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Nelson Cheung murder: Murder accused Christopher Menaul is denied bail to visit terminally ill 'father figure'

Published 23/02/2016

Nelson Cheung (65) was stabbed to death
Nelson Cheung (65) was stabbed to death

A man charged with murdering a Chinese businessman has failed in a High Court bid to be released from custody to see his own terminally ill "father figure".

Christopher Menaul was seeking compassionate bail to meet the man diagnosed with cancer.

Prosecutors opposed the move, claiming there was a risk the 26-year-old could try to flee from a suggested rendezvous point featuring no security.

Backing their case, a judge ruled that that the relationship did not qualify for temporary prison release.

Menaul, of Barra Street in Antrim, is among three men charged with the murder of Nelson Cheung in January last year.

The 65-year-old businessman was stabbed up to 17 times during a roadside robbery in Co Antrim.

His wife Winnie, 57, also suffered serious knife wounds before her personal belongings were stolen.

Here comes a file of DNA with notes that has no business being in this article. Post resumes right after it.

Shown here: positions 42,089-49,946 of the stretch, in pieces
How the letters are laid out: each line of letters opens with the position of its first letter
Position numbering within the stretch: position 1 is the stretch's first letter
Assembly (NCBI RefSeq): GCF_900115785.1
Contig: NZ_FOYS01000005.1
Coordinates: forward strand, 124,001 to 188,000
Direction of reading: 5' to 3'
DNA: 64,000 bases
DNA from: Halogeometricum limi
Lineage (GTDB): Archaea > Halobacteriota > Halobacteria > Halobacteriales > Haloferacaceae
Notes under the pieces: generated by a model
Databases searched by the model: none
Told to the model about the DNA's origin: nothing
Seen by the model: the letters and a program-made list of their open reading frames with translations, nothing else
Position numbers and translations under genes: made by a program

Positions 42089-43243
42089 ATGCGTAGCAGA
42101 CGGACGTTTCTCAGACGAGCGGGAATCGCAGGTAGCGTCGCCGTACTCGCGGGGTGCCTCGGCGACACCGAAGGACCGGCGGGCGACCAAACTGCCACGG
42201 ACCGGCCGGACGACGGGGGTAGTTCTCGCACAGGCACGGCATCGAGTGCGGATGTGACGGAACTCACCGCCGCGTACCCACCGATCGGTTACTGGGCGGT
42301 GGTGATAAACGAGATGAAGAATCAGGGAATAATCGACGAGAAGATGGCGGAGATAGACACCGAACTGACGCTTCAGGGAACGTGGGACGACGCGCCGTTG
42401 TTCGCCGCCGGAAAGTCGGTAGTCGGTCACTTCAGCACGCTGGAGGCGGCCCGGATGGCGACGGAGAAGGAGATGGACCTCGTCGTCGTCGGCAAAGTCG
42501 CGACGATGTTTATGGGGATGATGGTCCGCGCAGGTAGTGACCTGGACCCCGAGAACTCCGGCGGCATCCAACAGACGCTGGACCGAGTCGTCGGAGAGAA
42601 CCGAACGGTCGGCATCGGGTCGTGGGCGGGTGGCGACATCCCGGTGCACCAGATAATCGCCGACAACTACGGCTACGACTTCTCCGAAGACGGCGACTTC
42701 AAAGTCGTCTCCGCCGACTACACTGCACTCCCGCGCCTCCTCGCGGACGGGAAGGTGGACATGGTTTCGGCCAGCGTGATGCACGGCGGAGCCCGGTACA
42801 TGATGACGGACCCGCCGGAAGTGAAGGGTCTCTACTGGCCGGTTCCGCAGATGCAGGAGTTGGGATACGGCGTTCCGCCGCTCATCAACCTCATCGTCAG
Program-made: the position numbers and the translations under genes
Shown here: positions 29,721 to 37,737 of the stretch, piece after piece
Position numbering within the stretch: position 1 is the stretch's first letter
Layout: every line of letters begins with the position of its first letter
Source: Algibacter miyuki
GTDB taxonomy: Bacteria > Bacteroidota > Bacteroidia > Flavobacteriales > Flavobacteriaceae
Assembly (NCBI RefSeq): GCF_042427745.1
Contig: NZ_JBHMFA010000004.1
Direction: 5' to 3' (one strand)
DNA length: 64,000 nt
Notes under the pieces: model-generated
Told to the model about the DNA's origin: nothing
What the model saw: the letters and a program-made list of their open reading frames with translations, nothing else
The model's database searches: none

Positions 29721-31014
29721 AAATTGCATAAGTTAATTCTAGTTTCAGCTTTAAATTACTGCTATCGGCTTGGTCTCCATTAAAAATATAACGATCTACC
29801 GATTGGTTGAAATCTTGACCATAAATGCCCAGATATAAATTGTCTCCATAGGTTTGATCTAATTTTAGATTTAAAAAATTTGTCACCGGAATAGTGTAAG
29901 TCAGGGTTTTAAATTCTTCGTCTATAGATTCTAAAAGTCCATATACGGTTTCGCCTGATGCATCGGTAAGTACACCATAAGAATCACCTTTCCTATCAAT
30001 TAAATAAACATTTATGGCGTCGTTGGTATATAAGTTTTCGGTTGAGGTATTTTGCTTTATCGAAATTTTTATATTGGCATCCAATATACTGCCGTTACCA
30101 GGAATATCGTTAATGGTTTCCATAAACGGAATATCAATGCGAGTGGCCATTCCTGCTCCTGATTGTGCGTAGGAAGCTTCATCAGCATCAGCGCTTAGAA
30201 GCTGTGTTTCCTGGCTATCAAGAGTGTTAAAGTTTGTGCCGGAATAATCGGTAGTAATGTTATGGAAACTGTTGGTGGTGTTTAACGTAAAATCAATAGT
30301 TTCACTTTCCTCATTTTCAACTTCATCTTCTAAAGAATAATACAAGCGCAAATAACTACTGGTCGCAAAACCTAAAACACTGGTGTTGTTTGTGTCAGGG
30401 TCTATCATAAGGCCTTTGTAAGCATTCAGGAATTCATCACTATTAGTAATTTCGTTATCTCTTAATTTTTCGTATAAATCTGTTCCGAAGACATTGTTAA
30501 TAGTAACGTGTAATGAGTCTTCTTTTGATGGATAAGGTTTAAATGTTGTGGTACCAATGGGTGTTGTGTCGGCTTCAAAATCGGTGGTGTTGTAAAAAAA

Robbers launched the attack after forcing the couple's car off the Caddy Road, on the outskirts of Randalstown.

The couple had been heading home to Ballymena after closing their business for the night when their vehicle was ambushed by two cars.

Menaul is also charged with the attempted murder of Mrs Cheung, robbing her of a handbag, iPhone, iPad, cash and bank cards.

As he applied for compassionate bail today, prosecution barrister Kate McKay questioned the strength of his bond with the man he wanted out to see.

She also disclosed that the proposal was to travel to an independently run visitor's centre outside Maghaberry Prison.

"There would be no security to ensure this man would not attempt to make off," Mrs McKay added.

Andrew Moriarty, defending, argued that his client was looked upon as a son by the other man.

The barrister said: "Mr Menaul does not have a relationship with his biological father, and the person who has served as his father figure over the last 10 years is (this man)."

A defence solicitor would also chaperone the accused in a bid to ease any concerns about any attempted escape.

But denying release, Judge Gordon Kerr QC ruled: "I do not accept the relationship is such that compassionate bail arises.

"Given the nature of the charges and the risk of flight I refuse the application."

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